Seeing neighbors in the museum

This afternoon, my husband and I decided to to go to the Museum of the City of New York. There were a few exhibits that seemed appealing. We hopped on the bus and went cross-town to the East Side.

That particular stretch of Fifth Avenue was built mostly in the 1920's. The Federalist revival was in full swing. Buildings built during the 1920's tend to have facades that are much flatter than those built from the 1880's to the end of WWI.

I was charmed by this building that seems to have been built in a hybrid Federalist/Egyptian revival style with a bit of Gothic /Deco thrown in for good measure. 

I know that some architectural critics were made crazy by these sorts of architectural style salads. Visually though, the composition works and it made me happy to look at it when I walked by.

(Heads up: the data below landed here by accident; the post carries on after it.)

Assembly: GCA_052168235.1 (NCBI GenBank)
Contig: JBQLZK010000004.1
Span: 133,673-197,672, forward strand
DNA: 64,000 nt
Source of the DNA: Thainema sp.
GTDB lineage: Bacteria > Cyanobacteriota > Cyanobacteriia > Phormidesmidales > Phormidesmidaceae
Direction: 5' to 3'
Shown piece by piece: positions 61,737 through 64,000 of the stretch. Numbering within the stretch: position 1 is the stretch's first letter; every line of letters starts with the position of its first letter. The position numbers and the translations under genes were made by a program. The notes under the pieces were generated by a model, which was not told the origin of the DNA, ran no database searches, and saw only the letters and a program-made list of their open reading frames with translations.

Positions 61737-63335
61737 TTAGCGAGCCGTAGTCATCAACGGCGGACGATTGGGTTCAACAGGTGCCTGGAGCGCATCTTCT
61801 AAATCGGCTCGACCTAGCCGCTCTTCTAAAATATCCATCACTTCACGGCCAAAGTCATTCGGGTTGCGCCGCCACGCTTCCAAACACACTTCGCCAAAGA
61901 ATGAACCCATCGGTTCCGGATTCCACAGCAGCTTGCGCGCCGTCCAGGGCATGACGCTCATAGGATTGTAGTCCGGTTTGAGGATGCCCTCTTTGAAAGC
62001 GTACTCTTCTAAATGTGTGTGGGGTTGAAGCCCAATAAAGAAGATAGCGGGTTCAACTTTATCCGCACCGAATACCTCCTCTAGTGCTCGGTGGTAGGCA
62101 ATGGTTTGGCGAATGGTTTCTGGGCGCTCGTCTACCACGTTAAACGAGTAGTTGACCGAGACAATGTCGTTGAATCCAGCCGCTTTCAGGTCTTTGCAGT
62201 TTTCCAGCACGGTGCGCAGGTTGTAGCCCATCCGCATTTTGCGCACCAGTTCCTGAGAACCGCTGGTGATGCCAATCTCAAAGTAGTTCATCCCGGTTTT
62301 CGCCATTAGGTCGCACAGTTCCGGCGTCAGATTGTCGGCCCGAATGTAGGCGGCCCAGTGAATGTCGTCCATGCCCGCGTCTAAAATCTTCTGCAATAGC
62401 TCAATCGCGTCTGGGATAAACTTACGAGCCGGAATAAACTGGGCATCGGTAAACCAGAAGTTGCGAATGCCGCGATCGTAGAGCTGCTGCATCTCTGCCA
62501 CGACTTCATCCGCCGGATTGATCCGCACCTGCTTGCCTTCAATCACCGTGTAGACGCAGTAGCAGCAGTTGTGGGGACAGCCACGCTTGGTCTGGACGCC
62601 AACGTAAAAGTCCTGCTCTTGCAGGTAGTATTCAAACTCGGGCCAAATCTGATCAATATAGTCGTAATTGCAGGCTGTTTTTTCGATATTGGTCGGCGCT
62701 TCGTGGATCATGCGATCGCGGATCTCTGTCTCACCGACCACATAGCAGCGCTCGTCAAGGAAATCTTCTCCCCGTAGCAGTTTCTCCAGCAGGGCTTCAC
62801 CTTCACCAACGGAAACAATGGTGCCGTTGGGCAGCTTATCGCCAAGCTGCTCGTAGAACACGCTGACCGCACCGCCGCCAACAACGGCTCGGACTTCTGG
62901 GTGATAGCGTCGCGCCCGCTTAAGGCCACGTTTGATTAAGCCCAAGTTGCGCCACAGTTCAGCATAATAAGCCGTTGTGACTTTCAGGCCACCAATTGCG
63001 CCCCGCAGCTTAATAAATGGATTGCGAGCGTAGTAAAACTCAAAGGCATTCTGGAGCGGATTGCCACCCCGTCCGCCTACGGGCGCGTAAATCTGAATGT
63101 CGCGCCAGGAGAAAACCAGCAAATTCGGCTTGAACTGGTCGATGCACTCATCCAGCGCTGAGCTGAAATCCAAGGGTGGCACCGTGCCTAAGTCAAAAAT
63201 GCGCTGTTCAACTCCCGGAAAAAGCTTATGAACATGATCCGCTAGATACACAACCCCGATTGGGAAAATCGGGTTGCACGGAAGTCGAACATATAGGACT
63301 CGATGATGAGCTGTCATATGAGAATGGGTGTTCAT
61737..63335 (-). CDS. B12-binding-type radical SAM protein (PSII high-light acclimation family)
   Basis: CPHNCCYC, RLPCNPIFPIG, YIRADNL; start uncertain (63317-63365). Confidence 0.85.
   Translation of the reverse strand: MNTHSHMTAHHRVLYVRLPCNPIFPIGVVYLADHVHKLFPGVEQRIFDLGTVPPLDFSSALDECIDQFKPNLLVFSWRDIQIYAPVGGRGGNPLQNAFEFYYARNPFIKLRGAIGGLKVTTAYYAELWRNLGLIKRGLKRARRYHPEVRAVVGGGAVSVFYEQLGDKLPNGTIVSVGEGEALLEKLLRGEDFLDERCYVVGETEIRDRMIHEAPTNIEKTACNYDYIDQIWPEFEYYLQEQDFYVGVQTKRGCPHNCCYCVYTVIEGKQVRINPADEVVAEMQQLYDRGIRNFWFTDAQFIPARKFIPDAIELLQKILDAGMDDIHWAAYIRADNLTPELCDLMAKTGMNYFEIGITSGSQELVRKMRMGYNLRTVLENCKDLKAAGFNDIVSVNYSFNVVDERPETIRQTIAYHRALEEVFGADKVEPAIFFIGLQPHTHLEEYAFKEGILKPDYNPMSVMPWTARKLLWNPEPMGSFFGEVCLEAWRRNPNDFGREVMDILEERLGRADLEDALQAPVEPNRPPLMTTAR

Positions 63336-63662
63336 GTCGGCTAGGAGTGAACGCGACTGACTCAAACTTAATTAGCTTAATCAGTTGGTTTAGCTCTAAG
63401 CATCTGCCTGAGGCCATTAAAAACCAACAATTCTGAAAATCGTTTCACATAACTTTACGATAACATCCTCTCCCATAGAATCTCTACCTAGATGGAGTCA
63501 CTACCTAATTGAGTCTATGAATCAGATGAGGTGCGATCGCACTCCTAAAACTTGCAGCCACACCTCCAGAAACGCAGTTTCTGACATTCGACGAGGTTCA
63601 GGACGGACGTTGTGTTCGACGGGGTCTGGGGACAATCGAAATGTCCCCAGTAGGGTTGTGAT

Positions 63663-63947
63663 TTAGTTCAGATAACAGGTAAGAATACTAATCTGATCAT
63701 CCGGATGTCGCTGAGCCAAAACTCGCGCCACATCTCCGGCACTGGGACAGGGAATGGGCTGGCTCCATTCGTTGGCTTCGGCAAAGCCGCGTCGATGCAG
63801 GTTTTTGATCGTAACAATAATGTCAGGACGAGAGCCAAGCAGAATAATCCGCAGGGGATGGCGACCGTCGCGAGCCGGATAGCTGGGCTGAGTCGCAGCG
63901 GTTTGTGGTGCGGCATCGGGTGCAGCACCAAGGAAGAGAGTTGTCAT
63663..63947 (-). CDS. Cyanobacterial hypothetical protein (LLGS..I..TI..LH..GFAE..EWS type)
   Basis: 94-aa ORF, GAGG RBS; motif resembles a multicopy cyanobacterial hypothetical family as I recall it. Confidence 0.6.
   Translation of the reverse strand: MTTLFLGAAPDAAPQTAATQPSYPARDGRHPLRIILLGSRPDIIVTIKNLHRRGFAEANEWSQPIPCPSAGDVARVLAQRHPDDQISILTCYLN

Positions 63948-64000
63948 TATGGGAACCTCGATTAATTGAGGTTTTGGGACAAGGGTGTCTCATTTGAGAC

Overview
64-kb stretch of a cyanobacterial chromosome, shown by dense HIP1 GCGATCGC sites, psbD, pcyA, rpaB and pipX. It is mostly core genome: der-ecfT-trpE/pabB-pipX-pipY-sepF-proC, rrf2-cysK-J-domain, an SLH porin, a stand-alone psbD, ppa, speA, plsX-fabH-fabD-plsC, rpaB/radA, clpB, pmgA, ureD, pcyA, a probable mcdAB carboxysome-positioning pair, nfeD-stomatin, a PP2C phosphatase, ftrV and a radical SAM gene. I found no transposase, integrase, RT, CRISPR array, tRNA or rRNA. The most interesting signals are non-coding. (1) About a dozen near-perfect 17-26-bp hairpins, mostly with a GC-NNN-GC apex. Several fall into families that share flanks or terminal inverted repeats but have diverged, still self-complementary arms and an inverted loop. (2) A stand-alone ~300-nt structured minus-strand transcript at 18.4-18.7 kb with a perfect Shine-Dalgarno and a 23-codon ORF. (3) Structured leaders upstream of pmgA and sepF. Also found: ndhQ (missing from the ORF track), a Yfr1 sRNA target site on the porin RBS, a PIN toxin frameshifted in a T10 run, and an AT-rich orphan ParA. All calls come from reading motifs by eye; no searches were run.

I just loved this view looking east on one of the cross streets. 


We went to the Museum to see the exhibit of Jacob Riis photographs and the one on New York in the gilded age. What I hadn't expected to see was neighbors.



John Quincy Adams owned the land where my childhood home was built. He built his own grand home just up the street from where the little house I grew up in was built during the 1950's. It was nice to see John Quincy Adams' familiar face. 

There was a sweet exhibit of portraits of New Yorkers from the 1700's and 1800's. I was delighted to see a portrait of
Dr. Harsen, the man who owned the land on which my apartment building was built.

After finishing at the museum we decided to walk home. It was chilly (down coat weather) but bright. Despite it's being cold clearly Spring was on it's way.




The late afternoon light is my husband's favorite. It was particularly beautiful as we walked home through Central Park.






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